3. 3. Reforming irrigation planning Ngezi Mamina Scheme in Zimbabwe The review identifies five main factors which led to the failure of past schemes. The Ngezi Mamina irrigation scheme in Zimbabwe was built Irrigation schemes were more p as part of an aid project in 1994. Since its inception, the expensive than they needed to be. scheme has failed to perform well, largely because farmers were not effectively consulted about the initiative. Farmers Poor initial planning led to p have been reluctant to take over the responsibility of running poor operations. and maintaining the scheme, complaining that the design Farmers did not see the benefits p was substandard. There have also been regular disputes of investing in irrigation. between the farmers and government institutions responsible Expectations of yield improvements p for collecting fees for water use. were overly optimistic. Key lessons from the case of Ngezi Mamina. Infrastructure was not maintained p It is essential for farmers to truly participate throughout p and fell into disrepair. the project planning, implementation and evaluation In spite of great disappointment and phases and be treated as owners and not just beneficiaries excessive spending on previous large-scale of projects. irrigation schemes in the past, Sub-Saharan Only projects that are technically sound should be handed p African governments are reviewing their over to farmers. approach to water management and are Governments need to produce a clear, transparent and p instituting a new wave of reforms. Among systematic strategy for handing over government-managed them are a reduction in government schemes to farmers. involvement, encouragement of greater farmer participation, cost recovery of The issue of land tenure should be decided in the planning p irrigation development and a shift from and management of smallholder irrigation schemes. large-scale to small-scale schemes. ource: Kay M (2001) S Smallholder irrigation technology: Prospects for Sub-Saharan Africa, International Program for Technology and Research in Irrigation and Drainage, IPTRID, FAO ‘If the government is serious about treating agriculture as the mainstay of Tanzania’s economy, irrigation is the way out and funds must be allocated accordingly.’ Mbeya Zonal Irrigation Office Dar es Salaam, Tanzania Irrigation schemes frequently fail because infrastructure falls into disrepair. Pictured, a water project in Nkhulambe in Malawi’s Blantyre district. alfredo caliz | panos pictures Briefing Paper Number 4 Irrigation and water use efficiency in Sub-Saharan Africa 3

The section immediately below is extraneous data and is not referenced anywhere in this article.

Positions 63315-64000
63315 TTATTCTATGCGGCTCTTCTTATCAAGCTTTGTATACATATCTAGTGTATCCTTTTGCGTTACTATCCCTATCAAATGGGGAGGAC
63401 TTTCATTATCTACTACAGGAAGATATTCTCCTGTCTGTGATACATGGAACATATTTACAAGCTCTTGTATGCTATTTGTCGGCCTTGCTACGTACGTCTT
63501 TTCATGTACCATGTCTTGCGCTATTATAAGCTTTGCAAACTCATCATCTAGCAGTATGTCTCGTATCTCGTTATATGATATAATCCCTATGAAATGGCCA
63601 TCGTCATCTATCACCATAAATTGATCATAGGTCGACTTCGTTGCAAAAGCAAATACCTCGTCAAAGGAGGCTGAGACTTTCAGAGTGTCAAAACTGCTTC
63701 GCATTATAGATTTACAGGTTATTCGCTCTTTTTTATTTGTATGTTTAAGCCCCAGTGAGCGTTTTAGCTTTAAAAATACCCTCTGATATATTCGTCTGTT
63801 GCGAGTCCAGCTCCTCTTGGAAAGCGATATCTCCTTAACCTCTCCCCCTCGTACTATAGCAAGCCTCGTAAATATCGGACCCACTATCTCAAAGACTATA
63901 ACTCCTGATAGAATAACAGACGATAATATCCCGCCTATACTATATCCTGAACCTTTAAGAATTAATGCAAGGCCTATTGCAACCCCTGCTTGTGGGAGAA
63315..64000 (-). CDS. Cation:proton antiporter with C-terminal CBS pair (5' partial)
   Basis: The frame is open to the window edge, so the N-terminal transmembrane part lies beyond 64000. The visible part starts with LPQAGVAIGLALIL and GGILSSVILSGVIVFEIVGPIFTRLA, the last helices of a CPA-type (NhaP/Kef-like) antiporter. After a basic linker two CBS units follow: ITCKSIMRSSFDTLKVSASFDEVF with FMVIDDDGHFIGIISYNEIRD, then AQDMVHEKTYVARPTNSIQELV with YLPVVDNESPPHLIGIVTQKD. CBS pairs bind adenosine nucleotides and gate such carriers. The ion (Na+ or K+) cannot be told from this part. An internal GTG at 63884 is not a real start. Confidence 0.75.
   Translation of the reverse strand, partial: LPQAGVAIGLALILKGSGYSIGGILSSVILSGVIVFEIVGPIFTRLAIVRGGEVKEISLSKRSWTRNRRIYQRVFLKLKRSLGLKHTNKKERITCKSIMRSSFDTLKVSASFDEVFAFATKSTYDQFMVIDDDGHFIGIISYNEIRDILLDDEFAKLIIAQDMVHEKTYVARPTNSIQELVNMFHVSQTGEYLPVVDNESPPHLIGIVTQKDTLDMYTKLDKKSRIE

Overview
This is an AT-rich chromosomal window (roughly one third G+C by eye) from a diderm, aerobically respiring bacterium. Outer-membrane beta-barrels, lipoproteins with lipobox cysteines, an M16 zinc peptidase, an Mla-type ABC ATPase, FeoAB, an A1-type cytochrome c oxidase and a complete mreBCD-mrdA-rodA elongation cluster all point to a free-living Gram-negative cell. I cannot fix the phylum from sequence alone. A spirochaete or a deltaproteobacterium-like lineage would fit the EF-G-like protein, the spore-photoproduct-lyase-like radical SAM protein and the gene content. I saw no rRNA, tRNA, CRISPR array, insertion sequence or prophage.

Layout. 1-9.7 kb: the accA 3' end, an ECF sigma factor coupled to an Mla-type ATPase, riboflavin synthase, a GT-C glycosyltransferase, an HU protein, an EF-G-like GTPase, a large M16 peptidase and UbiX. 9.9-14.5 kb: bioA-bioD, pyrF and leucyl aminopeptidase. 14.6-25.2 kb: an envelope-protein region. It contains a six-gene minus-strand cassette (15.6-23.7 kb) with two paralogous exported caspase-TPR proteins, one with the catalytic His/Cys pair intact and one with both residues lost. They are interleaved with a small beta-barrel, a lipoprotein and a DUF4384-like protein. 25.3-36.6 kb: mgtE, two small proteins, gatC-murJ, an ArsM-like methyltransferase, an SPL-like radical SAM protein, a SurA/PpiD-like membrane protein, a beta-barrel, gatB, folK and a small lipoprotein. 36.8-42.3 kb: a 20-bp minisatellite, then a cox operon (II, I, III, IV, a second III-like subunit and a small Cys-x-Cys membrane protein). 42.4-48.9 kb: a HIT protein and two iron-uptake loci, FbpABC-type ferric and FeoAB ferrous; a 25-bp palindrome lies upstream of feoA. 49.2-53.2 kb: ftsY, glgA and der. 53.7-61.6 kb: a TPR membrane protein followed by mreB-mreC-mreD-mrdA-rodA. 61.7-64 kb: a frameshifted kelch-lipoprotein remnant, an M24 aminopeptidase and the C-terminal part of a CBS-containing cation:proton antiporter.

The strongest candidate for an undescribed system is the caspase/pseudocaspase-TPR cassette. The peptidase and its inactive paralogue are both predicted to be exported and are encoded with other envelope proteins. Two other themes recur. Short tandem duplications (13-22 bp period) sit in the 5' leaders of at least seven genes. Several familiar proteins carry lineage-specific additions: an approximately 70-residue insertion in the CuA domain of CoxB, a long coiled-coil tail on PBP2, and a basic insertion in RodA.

4. 4. The challenges in more detail Eritrea, Massawa. Irrigation channel at Seawater Farms Eritrea, the world’s first commercial-scale integrated seawater farm. stefan boness | panos pictures Return on investment Water is a highly complex resource to manage. In the majority of Sub-Saharan Returns on investments in irrigation countries, water is considered ‘as good in the region between the 1960s and the as free’ and there are no formal markets 1980s were lower than those in South for trading the resource. Some countries, Asia. The main factors responsible were for example Tanzania, have a system of poor planning, high investment costs, water rights or permits in place, and a few and weak management of infrastructure. others, including South Africa, have already Since the mid-1990s, returns on established a form of water markets in investment appear to have improved. parts of the country, but such initiatives The best available evidence estimates are still in their infancy. Even so they that irrigated agriculture in the rarely attempt to recover capital costs region is between 1.5 and 3 times from users. Nevertheless most countries in as productive as rain-fed agriculture. the region recognize the need to introduce Perhaps most importantly, studies water pricing, partially to recover costs of the socio-economic benefits as well as to protect the environment and of irrigation at the community level have conserve water. Trends in the documented significant contributions Governments would benefit from Economic Internal Rate to poverty reduction. of Return (EIRR) formulating clear water and irrigation of irrigation projects policies, a clarification of roles and responsibilities of public offices in irrigation, 35 and making investments in physical infrastructure to enable better monitoring 30 and control of water flows. 25 20 15 10 Sub-Saharan Africa 5 Non Sub-Saharan Africa 0 1970–74 1975–79 1980–84 1985–89 1990–94 1995–99 Data source: Inocencio (2005) 4 Briefing Paper Number 4 Irrigation and water use efficiency in Sub-Saharan Africa